Base of support is the mean measured distance between the central pads of the hind feet. Limb rotation is the mean angle formed by the intersection lines from the left and right prints. Stride length is the mean distance measured between consecutive prints on the same side (left or right).
In addition to the above well established tests for function in animals with spinal cord lesions, we also used swimming tests to obtain information about locomotor performance in the absence of the normal cutaneous and proprioceptive input from the limbs to the spinal cord, because this has been shown to be important for local limb movement rhythm generators in spinal preparations (Grillner and Wallen, 1985;Rossignol, 1996).
Swimming. A tank measuring 1.2 m long and 600 mm wide was used for this test. Individuals swam the tank length seven times, and the mean and SEM for each animal and the group means and SEMs were calculated. One control animal could not be tested, because it proved to be a nonswimmer.
Swim plus climb. The same tank was used, without the partition, but an island was placed at one end. Each animal was required to swim the length of the tank to the island and climb out of the water. The time recorded included the time it took to swim to the island and climb out. Once again individuals swam the tank length seven times, and the mean and SEM for each animal and the group means and SEMs were calculated.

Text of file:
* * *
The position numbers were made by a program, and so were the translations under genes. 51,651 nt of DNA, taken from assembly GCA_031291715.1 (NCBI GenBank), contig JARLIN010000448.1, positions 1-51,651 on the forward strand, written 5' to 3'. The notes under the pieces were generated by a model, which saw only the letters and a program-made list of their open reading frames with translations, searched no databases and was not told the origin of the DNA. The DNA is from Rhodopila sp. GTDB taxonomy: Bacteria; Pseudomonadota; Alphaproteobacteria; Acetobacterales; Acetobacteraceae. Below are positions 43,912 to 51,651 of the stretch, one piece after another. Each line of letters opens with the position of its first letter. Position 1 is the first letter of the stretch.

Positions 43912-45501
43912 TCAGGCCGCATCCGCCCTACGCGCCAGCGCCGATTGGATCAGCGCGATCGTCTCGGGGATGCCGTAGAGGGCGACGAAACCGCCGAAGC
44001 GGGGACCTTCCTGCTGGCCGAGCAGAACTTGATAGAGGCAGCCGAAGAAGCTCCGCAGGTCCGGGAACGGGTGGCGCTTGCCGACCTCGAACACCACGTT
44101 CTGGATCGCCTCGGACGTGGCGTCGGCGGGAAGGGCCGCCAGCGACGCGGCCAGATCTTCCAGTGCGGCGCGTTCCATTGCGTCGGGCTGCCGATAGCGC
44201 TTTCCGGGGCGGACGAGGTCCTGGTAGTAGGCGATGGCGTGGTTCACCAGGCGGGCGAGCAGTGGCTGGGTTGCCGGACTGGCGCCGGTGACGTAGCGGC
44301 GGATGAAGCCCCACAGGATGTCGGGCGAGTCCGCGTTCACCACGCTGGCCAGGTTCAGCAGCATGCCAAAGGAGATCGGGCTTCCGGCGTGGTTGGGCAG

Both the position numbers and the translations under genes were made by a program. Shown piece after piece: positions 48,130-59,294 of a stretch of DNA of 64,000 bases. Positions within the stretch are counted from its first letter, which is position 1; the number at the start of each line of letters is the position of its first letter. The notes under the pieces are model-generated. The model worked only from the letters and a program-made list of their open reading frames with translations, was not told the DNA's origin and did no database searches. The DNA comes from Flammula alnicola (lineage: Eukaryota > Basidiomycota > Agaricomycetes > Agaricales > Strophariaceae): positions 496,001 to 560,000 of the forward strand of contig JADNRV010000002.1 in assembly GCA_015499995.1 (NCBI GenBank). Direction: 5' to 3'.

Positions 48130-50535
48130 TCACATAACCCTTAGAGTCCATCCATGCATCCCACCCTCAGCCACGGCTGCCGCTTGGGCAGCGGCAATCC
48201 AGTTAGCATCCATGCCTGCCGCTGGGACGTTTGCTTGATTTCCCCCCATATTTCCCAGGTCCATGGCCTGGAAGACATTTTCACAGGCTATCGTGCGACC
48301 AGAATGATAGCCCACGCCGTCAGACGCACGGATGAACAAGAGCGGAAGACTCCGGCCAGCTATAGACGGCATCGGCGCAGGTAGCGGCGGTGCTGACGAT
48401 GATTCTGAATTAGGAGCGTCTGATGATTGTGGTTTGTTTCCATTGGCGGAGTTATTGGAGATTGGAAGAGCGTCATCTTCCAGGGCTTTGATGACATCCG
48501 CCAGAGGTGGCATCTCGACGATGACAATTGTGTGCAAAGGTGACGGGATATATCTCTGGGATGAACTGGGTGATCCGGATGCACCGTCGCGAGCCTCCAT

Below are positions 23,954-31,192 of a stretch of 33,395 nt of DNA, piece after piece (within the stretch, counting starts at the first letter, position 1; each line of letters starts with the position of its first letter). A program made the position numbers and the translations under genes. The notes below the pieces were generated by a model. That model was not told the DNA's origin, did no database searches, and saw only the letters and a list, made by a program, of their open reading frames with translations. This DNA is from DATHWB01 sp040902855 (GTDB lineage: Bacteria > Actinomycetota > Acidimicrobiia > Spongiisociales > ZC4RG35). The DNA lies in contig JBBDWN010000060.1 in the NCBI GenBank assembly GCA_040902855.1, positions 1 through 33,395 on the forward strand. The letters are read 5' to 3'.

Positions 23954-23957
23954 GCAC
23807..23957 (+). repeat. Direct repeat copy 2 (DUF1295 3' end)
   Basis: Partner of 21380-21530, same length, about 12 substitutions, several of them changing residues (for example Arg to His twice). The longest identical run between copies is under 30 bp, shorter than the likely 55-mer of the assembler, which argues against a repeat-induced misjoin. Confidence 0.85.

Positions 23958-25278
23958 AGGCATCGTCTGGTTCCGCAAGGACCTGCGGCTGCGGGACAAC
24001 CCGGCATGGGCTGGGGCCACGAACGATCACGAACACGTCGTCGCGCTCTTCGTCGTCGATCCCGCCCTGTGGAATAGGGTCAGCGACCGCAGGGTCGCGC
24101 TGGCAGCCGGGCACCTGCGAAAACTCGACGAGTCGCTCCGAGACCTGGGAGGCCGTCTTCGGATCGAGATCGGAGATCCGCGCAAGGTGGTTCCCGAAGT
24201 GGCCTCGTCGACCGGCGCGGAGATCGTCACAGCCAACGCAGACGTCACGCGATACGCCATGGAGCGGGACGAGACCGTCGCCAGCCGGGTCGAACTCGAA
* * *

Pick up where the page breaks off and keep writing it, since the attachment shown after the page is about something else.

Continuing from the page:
Other tests. Placing, both proprioceptive and contact, and hopping tests were not possible to perform, because no means could be found to discourage Monodelphis from holding onto either the handler’s hand or to their own opposite foot instead of to the bench top as required by the test.
Spinal cords from immature animals were fixed for light microscopy by immersion in Bouin’s solution (overnight at room temperature) or in 4% paraformaldehyde in 0.1 m phosphate buffer (PB, pH 7.2) overnight at 4°C before vibratome sectioning (see below). Adult animals were terminally anesthetized with an intraperitoneal injection of sodium pentobarbitone (0.1 ml/100 gm body weight of 60 mg/ml) and then perfused immediately via the left ventricle over a 15 min period with 200 ml of PB (0.1 m, pH 7.2 at 20°C containing, 2000 IU of sodium heparin) followed by 500 ml of 4% paraformaldehyde in 0.1 m PB, pH 7.2 at 4°C. After perfusion, the head and spinal cord (enclosed in the skull and vertebra) were separated from the animal and post-fixed for 24 hr in the same fixation solution. This was stored at 4°C in PBS (0.1m, pH 7.2) until further analysis. In some adult preparations the spinal cord was dissected free of the vertebral column after initial fixation; in others the spinal cord was left in situ, and bone was decalcified using Fastcal decalcifier (Histo Labs). Bouin’s-fixed material was washed briefly in tap water, dehydrated in graded alcohols, cleared in chloroform, and embedded in paraffin wax. Serial sections of 2–20 μm were cut in either transverse or longitudinal planes. Sections were stained with hematoxylin and eosin or by a silver-staining method (Sievers and Munger, 1965).
Spinal pathways in operated animals